It didn’t happen overnight — rather, I think it took about three weeks — but eventually, my thesis began to take shape. I continued to explore the reasons why I felt the OCC was missing out on some amazing potential; there was a void there I desperately wanted to fill. I kept coming back to communities of practice and situated learning, and felt strongly this social learning theory would be a great base for teachers’ continued professional development, particularly considering MYP teachers are geographically separated. I thought back to when I was in Qatar and Hanoi, without access to other MYP teachers outside of those within my own school, and how often I wanted to know, “What are other schools doing? How are they handling [fill in the blank issue here]?” Given that the OCC failed miserably in this respect, I found my answers to those questions via Web 2.0 social media like Twitter and blogging. But I couldn’t help but think that if the IB got on board and cultivated the community itself, that teachers would flock to it, and use it purposefully.

In the early stages, I had the idea to design this professional space for MYP teachers myself. I thought I would look at what existed currently (the OCC and the new IB Virtual Community), do the relevant theoretical research, look at some similar non-IB online spaces for teachers, and design incorporating what I found. However, my plans found several roadblocks, the most significant of which was that the administration behind the OCC denied me access for research purposes. I went through all appropriate channels, but the staff at the OCC were adamant in that access was only to be given to teachers currently in IB schools, and given that I was a full-time Masters student, and not currently teaching, the answer was a firm, “No.” And so that door closed.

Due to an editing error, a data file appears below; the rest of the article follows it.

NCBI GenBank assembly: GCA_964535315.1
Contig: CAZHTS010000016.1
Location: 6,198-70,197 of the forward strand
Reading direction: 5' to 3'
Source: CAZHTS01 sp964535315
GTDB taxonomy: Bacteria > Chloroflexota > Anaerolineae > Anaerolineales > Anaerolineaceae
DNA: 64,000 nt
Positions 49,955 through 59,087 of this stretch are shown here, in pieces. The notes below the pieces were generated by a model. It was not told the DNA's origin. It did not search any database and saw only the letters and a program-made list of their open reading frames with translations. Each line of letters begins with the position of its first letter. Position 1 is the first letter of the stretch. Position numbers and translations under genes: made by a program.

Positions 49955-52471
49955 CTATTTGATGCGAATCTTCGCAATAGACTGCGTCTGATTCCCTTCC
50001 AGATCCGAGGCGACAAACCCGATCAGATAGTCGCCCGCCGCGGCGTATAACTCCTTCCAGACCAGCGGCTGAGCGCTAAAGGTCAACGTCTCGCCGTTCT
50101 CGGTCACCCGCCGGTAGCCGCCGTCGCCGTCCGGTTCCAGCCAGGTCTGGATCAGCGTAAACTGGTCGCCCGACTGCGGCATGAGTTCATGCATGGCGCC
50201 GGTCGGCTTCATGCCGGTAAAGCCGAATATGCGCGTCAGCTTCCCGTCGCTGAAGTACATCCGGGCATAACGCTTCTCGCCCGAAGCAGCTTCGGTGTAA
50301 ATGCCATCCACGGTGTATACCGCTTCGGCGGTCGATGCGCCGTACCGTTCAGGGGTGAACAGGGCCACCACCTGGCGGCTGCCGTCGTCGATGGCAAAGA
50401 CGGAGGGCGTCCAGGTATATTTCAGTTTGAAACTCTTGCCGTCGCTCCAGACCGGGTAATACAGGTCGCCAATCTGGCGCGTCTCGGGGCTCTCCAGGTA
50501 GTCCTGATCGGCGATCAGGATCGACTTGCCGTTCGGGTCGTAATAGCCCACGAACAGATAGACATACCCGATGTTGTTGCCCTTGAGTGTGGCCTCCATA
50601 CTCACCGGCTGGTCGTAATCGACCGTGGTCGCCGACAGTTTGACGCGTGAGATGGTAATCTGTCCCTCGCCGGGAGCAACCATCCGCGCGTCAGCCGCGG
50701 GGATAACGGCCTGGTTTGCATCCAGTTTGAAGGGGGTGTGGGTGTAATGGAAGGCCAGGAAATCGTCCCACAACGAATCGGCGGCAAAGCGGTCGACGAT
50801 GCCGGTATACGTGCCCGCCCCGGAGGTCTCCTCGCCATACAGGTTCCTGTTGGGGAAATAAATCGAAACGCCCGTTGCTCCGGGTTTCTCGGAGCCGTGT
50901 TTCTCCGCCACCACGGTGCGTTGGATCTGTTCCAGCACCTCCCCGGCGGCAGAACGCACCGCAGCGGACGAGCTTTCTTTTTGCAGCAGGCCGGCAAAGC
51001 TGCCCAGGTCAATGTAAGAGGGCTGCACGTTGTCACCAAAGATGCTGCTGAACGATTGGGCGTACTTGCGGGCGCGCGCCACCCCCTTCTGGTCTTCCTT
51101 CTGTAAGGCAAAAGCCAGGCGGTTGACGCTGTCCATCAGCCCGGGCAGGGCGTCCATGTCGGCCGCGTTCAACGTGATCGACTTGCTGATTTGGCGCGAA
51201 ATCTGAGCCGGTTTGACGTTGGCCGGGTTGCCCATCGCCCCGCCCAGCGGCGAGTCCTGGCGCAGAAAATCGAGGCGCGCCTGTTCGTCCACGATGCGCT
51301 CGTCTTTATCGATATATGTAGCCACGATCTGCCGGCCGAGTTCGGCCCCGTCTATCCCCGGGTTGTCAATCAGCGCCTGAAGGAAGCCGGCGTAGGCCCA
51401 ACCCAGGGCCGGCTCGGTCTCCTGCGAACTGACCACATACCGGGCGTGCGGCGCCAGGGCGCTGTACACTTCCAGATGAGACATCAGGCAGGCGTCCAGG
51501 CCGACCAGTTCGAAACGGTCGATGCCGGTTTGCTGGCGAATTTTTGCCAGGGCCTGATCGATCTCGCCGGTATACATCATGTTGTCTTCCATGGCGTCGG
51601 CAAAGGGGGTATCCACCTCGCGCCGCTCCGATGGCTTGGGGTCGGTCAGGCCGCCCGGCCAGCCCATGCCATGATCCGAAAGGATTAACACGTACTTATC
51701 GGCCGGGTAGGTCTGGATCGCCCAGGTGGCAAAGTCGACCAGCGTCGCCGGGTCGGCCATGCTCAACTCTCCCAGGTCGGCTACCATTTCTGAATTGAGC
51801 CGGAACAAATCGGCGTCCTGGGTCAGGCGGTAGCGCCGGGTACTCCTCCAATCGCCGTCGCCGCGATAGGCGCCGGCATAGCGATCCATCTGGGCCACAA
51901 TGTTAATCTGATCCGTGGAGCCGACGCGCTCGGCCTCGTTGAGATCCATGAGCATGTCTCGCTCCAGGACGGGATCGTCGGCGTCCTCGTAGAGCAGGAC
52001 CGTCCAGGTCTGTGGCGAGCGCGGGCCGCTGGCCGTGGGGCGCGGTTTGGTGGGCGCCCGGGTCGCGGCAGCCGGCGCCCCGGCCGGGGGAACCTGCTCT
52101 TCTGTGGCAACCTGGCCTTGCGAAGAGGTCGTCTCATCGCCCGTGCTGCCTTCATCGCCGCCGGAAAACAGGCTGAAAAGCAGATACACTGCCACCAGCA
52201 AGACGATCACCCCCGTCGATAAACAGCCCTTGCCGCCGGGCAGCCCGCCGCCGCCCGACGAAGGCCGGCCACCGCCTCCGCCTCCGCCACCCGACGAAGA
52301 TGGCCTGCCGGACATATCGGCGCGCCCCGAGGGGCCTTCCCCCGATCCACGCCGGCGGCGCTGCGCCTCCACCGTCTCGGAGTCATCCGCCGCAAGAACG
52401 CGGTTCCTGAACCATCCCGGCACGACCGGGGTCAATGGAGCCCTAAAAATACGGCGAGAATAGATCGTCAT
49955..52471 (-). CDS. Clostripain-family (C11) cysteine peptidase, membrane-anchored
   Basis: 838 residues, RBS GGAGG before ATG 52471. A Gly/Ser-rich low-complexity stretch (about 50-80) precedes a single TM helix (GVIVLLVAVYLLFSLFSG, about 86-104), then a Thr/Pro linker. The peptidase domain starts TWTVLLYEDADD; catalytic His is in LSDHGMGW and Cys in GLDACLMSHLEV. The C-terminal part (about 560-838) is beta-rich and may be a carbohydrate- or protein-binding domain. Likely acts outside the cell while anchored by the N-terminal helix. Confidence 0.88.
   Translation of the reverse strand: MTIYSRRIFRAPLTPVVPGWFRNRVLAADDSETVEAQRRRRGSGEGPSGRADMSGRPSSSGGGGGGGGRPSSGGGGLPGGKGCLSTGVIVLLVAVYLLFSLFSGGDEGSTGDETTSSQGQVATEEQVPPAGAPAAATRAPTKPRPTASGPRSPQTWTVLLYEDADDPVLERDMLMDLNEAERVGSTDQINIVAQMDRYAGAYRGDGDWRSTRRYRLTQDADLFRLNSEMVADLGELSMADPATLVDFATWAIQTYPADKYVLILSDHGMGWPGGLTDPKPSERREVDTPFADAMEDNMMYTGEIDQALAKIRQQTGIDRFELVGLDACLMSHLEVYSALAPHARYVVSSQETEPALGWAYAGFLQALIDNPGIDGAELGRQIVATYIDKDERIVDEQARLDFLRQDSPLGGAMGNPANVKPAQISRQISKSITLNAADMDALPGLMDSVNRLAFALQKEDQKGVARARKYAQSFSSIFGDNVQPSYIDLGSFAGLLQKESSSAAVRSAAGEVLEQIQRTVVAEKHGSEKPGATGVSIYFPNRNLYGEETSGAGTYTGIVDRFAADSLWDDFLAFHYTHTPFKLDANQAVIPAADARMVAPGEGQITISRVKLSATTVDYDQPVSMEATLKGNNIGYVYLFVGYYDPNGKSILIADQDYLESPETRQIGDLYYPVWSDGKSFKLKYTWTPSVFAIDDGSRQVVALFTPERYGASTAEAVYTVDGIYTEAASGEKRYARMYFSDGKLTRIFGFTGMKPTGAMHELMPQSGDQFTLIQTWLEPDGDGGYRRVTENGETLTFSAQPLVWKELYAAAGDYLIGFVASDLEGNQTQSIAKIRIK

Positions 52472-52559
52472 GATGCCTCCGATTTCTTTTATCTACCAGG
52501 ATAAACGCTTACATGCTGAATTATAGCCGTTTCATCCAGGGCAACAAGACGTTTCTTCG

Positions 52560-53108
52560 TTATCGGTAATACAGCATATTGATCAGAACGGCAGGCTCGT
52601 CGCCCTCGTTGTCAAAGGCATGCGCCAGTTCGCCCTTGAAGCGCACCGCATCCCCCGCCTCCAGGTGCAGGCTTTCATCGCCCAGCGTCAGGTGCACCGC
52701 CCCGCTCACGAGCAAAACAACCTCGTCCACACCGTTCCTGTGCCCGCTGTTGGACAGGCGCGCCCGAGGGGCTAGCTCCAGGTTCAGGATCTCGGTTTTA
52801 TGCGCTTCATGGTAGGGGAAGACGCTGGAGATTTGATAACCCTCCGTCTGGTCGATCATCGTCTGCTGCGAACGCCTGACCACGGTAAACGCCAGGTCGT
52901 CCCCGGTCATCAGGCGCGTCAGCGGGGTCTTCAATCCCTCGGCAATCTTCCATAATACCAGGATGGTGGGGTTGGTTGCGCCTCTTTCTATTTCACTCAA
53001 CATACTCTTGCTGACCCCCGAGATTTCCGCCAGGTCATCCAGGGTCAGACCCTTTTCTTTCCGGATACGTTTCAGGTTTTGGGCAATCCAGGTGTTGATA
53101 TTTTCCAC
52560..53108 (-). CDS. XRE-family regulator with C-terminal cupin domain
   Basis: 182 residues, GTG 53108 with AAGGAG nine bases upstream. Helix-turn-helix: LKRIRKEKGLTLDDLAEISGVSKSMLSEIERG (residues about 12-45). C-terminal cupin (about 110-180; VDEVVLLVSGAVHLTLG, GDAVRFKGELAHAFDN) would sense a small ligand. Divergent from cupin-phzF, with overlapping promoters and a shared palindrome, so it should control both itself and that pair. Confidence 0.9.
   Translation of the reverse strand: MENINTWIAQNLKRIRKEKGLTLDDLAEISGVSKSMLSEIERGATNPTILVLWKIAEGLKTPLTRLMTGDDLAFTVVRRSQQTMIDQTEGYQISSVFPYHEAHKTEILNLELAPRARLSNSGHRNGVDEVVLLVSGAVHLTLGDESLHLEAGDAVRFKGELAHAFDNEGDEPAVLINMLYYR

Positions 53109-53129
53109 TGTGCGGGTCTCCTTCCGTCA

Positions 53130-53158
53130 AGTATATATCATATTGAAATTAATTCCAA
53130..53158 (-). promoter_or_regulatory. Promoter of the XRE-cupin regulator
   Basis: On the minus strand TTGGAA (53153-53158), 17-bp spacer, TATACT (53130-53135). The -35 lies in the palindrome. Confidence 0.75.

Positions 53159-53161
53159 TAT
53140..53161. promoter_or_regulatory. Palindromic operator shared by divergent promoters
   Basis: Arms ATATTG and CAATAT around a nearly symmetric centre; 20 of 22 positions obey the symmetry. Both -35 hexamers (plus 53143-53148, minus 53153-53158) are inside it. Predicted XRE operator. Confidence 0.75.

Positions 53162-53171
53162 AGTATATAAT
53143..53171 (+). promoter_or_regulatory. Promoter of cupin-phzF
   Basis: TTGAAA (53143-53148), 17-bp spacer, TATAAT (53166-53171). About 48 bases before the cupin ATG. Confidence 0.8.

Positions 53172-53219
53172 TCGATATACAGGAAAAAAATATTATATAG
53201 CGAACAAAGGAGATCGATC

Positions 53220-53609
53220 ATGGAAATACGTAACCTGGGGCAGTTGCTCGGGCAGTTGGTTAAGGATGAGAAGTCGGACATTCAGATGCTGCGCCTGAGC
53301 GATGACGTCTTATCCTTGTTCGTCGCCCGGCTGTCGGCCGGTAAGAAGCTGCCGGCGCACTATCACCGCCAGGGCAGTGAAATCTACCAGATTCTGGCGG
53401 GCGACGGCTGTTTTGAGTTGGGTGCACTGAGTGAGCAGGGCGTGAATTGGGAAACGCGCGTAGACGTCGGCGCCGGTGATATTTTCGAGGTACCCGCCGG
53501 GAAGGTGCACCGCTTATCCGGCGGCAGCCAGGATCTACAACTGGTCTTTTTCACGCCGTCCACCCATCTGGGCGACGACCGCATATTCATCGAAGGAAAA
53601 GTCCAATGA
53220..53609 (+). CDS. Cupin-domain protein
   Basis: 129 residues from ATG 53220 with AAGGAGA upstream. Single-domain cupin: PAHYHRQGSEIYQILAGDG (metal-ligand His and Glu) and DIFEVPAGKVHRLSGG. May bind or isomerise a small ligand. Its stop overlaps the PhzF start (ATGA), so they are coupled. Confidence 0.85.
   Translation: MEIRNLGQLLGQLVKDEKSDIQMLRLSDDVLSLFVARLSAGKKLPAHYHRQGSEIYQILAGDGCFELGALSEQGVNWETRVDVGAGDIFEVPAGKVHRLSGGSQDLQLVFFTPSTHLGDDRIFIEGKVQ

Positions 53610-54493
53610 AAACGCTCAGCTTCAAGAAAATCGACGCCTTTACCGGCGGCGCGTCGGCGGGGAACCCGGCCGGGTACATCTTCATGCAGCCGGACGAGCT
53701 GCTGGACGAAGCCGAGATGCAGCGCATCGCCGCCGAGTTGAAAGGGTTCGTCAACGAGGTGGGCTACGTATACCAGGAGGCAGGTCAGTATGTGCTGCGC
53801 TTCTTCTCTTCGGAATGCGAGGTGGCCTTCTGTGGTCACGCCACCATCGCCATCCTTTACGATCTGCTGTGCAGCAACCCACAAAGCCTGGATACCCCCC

In my efforts to find a way to open it, I approached every MYP guru I’ve ever known — past and present mentors, colleagues, administrators, curriculum coordinators, and more. (You know who you are! Thank you!) People were incredibly helpful, offering me what they could, but it wasn’t enough. A few people offered to give me their sign-on details just to have a look around, but I felt strongly that I couldn’t ethically publish my work if I had gained access through the back door.